11. "It was legal" think about how often that pops up around certain political celebrities.

Why should it be that, "it looks bad but it's legal" is sold as high virtue?

Would a virtuous person, other than a corporate lawyer, spend a lot of time in the moral/ethic grayness of the boundaries of legality?

Common sense says, No.

Now, to be fair, such a judgment must be fairly and carefully made. That isn't easy.

On one side is the risk of being taken in by mud-slingers, on the other side is the risk of being taken in by apologetic sycophants and paid image-managers.

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Response to MADem (Reply #1)

Sun Mar 22, 2015, 08:12 AM

13. The housing crash was also legal as was the bank bailouts.

Why was it legal? Because the corporatists paid the politicians to make it legal.

Is our world somehow going to be magically saved from the corporatists because the corporatists write checks to the people on our side of the ballot? Our government is being auctioned off.

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Response to Nuclear Unicorn (Reply #13)

Sun Mar 22, 2015, 10:47 AM

14. Comparing raising money for a pavilion at a fair in China to the housing crash is a bridge too far.

You lost me. Too much drama and not enough to be genuinely outraged about.

he saved US "face" with that effort--as the article notes--but hey, whatever. Maybe you should write to your senators and congressmen and urge them to give the State Department sufficient funds to bankroll these kinds of international outreach efforts, instead of blaming a former SECSTATE for pulling off the effort in an entirely legal fashion? That would be helpful, perhaps?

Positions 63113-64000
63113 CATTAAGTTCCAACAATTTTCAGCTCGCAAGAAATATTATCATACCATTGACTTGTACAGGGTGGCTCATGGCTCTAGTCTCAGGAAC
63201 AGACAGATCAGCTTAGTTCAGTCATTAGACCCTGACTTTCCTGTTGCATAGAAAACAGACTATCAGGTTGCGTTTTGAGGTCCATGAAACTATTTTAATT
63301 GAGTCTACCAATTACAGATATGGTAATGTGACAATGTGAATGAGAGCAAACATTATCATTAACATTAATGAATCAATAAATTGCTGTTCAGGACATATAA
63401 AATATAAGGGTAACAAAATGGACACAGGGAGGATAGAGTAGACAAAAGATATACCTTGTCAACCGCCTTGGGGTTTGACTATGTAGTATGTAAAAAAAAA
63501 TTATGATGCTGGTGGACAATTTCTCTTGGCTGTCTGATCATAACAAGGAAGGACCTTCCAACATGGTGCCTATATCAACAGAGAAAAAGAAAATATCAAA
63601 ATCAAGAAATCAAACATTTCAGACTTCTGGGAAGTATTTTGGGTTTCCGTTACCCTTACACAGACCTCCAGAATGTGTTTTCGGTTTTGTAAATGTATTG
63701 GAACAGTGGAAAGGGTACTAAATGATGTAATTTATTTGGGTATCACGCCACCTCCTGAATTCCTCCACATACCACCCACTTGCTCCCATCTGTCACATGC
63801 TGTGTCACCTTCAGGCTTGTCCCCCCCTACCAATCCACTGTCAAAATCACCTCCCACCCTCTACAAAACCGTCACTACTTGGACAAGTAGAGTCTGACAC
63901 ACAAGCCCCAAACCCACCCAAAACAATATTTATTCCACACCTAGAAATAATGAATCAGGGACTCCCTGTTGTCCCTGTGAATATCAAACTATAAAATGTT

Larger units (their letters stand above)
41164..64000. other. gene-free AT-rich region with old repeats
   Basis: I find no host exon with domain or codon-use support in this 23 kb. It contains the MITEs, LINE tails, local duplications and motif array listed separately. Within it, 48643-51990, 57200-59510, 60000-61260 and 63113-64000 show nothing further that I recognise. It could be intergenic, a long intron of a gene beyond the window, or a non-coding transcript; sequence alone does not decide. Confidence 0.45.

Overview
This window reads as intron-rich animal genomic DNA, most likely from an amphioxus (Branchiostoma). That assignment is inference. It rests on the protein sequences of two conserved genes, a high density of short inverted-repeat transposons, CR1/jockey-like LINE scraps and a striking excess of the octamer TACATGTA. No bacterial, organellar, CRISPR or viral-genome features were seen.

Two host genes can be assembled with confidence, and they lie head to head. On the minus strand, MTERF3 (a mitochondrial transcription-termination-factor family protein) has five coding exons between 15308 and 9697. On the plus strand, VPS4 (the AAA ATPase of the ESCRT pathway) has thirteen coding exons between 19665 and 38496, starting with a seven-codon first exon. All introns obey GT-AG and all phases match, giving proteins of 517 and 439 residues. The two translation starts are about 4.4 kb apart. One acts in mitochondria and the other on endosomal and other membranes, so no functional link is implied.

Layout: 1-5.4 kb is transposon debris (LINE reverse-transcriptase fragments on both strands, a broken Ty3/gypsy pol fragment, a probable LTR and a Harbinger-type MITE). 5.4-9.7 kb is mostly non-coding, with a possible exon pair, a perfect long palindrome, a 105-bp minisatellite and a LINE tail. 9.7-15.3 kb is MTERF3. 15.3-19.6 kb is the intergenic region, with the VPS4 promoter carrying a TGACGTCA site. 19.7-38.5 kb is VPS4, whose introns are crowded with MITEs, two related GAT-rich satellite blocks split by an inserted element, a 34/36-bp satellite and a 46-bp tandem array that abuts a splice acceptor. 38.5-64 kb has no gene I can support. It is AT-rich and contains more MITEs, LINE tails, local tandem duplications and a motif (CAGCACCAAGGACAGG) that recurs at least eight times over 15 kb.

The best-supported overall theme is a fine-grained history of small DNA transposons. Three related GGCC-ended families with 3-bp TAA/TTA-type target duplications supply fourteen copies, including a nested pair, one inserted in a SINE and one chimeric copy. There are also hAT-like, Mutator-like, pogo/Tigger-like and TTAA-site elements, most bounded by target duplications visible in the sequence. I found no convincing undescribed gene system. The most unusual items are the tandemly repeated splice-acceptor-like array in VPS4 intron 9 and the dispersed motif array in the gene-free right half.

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Response to Man from Pickens (Original post)

Sun Mar 22, 2015, 02:50 AM

2. On the other hand, the "ask" was for funding a US pavilion.

Since the US couldn't seem to get around to it without such charity.
Cool.

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Response to delrem (Reply #2)

Sun Mar 22, 2015, 03:29 AM

5. Apparently, the US was not that anxious to get around to it.

The U.S. government had soured on the world’s fair idea after a scandal involving the American operation at the 1998 expo in Lisbon, and Congress had subsequently placed a nearly comprehensive ban on the State Department directly funding pavilions at future world’s fairs.



As for the charity:


. But the government generally doesn’t raise money from the private sector, in large part because of the potential for corporate donors to give with the expectation that they will get specific government actions in return.


and


But lawmakers had left a loophole for staff to raise money from private donors, corporations, NGOs, and foreign governments. That loophole was just the right size for Balderston and his new shop to fit through. Under federal law and ethics regulations, Hillary could even express her support to potential donors without making a direct appeal for money—a wrinkle in the law that would create great controversy when the secretary of health and human services, Kathleen Sebelius, helped raise private funds to promote Obamacare in 2013.


From the story, it doesn't seem Hillary was overly attached to the pavillion.

I remember a kerfuffle in 2008 about the Hillary campaign having accepted donations from China and her giving back the money after the story hit the fan. Whatever the story, I very much doubt this was done without a firm eye on what would benefit the Clintons.

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Response to Man from Pickens (Original post)

Sun Mar 22, 2015, 03:15 AM

3. Not a flattering story, but I doubt it will end anything.

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Response to Man from Pickens (Original post)

Sun Mar 22, 2015, 04:04 AM

6. Nah.This is vanilla US politics, and likely a feather in her cap.

Since we don't believe in taxing people with money to pay for government, fundraising is a big part of the job.

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Response to Man from Pickens (Original post)

Sun Mar 22, 2015, 04:24 AM